Unparalleled views across Los Angeles and the city’s iconic mid-century era shape this low-lying Beverly Hills home.
Trousdale Estates, located at the foothills of the Santa Monica mountains in California, is one of Los Angeles’ most architecturally-uniform communities. Established in the mid-1950s, Trousdale Estates has always been known as the quintessential mid-century neighbourhood for Hollywood celebrities, including Dean Martin, Elvis Presley and Frank Sinatra.
This rich history, combined with the district’s architectural legacy, presented the responsibility to design something unique. Cue: Kovac Design Studio who’ve brought a fresh perspective to the “Mad Men-era feel of the neighbourhood’s low-slung modern homes”.
The New York-based clients – an architect and beauty mogul – engaged Kovac Design Studio to design their pied-à-terre after attending an exhibition on prolific Brazilian landscape architect Roberto Burle Marx. Kovac Design Studio have channelled elements of the famed architects’ aesthetic while leaving their own stamp on the new build through contemporary materiality and indoor-outdoor living.
The idea behind the project’s eponymous breeze blocks – emblematic of the mid-century movement – was inspired by the client’s desire for a home that felt private, safe and secure. But this sense of security needed not to impact the home’s facade or appear too shut off from the street, making way for an entryway framed by open cell blocks, arranged in angled columns and painted gold inside. In addition, Kovac Design Studio founder Michael Kovac said that he wanted these breeze blocks to function as a screen and a gentle light source.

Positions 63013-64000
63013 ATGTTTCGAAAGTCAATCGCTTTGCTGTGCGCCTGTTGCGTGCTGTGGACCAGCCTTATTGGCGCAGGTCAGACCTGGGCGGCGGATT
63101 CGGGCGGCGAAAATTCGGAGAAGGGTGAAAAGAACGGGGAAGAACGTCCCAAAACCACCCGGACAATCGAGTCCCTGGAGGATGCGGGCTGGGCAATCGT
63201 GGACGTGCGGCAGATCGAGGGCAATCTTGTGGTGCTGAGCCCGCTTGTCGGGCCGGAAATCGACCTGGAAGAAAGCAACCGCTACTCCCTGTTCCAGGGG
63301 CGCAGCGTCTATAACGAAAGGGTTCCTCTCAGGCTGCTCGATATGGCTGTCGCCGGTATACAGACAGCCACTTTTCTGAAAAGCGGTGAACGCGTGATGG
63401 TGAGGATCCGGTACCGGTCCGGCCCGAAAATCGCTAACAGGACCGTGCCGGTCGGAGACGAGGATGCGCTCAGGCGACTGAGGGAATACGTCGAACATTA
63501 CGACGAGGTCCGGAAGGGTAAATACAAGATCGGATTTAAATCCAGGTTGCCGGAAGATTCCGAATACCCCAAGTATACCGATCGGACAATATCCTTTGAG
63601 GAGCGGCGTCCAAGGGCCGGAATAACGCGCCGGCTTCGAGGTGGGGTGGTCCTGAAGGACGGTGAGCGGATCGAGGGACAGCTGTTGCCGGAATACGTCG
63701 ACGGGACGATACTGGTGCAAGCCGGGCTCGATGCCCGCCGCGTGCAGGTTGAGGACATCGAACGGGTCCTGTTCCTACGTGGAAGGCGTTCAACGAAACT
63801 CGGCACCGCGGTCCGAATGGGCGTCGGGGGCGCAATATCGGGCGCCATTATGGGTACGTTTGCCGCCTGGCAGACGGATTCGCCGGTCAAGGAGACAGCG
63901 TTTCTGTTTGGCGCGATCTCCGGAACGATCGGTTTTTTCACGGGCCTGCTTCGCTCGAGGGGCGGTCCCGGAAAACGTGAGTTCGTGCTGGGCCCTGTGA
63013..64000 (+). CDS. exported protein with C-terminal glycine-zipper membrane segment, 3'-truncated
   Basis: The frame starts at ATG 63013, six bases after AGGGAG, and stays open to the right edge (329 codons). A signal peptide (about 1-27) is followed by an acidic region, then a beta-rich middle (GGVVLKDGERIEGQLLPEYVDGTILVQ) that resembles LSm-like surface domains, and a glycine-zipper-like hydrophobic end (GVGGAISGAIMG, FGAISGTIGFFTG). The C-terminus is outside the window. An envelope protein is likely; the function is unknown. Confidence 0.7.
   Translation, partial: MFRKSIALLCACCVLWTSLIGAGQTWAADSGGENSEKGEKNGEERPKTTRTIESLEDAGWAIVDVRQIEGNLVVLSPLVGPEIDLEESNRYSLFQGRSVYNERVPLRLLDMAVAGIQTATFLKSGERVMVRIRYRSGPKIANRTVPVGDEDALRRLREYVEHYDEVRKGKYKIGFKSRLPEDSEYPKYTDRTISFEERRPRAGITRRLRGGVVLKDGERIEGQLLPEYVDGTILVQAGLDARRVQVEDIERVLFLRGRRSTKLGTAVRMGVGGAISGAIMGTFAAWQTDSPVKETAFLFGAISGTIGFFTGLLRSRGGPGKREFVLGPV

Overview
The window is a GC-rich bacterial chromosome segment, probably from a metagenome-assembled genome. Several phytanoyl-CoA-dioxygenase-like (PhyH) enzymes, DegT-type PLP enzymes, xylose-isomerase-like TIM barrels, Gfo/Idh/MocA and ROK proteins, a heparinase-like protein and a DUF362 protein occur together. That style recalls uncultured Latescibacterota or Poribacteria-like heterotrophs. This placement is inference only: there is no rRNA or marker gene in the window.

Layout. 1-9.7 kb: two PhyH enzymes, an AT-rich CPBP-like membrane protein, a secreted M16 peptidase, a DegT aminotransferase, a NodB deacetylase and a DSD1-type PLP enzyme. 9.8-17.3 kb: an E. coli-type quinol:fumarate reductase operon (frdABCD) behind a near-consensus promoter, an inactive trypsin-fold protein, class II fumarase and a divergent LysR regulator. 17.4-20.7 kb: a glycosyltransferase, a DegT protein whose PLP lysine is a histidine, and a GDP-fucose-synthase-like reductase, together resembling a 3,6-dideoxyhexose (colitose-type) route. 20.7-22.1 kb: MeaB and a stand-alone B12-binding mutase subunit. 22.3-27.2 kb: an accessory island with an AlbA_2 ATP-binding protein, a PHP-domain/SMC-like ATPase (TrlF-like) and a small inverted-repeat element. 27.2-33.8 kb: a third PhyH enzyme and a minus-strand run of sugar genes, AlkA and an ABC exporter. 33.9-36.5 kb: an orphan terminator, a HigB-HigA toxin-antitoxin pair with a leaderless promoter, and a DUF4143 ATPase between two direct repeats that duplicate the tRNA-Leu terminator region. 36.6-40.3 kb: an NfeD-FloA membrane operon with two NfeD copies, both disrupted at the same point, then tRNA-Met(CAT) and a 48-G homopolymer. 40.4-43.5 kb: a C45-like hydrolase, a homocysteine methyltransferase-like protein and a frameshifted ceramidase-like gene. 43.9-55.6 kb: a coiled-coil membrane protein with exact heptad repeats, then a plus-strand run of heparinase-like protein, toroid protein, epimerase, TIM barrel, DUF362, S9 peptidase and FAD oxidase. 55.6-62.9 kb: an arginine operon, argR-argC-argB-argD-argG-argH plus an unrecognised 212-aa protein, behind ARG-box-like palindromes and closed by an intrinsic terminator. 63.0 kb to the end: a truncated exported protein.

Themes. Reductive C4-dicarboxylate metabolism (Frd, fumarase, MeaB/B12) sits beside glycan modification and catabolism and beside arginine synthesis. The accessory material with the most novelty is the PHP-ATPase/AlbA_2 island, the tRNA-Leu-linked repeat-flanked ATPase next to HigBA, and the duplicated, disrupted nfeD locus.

“We developed a design where small, vertical LEDs could be concealed inside each block so that they appear to glow from within,” Michael explains. “We sourced a gold paint for the interior cavity of each block to emulate the soft effect of fire or candlelight,” he adds, revealing the final design is “equally practical and magnificent”.
Transparency increases from the opaque plaster-clad facade to the semi-open breeze blocks and, finally, the glass-walled entrance that frames views of the Los Angeles skyline and Pacific ocean beyond. A colourful, Roberto Burle Marx-inspired mosaic in the entryway foreshadows the vivid tones of the owner’s collection of modern art. Designed by the client and clad in Bisazza tiles, the whimsical mosaic mural overlooks a lily pond filled with Green Taro plants.
Kovac Design Studio managing partner Thomas Schneider and Michael Kovac agree the most challenging aspect of the design was ensuring as many spaces as possible throughout the home faced the views. “The relatively low allowable building height and the clearly defined building pad perimeter required a lot of creative thought to keep them from adversely impacting the design,” Thomas says.
These restrictions called for a floorplan designed predominantly on a horizontal axis, with almost every room set against the renowned city backdrop. The living and dining space looks out over the pool and spa, reconceived just a few steps away on the sheltered terrace. Motorised glass pocket doors distinguish inside from out, completely concealed when hosting guests.
The owner’s curation of modern art informed the material selection; neutral in colour yet tactile. A refined palette of limestone, terrazzo and bleached oak panels provides a tasteful backdrop for the vibrant hues of Gene Davis’ and Andy Warhol’s artwork.
Opening onto its own terrace with unobstructed city views, the primary suite serves as a secluded haven away from the rest of the home. An in-ground Roman tub in the ensuite heightens the experience of bathing. It cultivates a spa-like atmosphere against a wall of lush greenery – another nod to Roberto Burle Marx’s trademark style.
Kovac Design Studio’s Breeze Blocks effortlessly assimilates to its historic locale. Inside, a considered and deeply-personal narrative is told through adaptable living spaces, an enviable art collection and moments of reprieve. In Michael Kovac’s words, the home is best described as an “oasis in the sky.”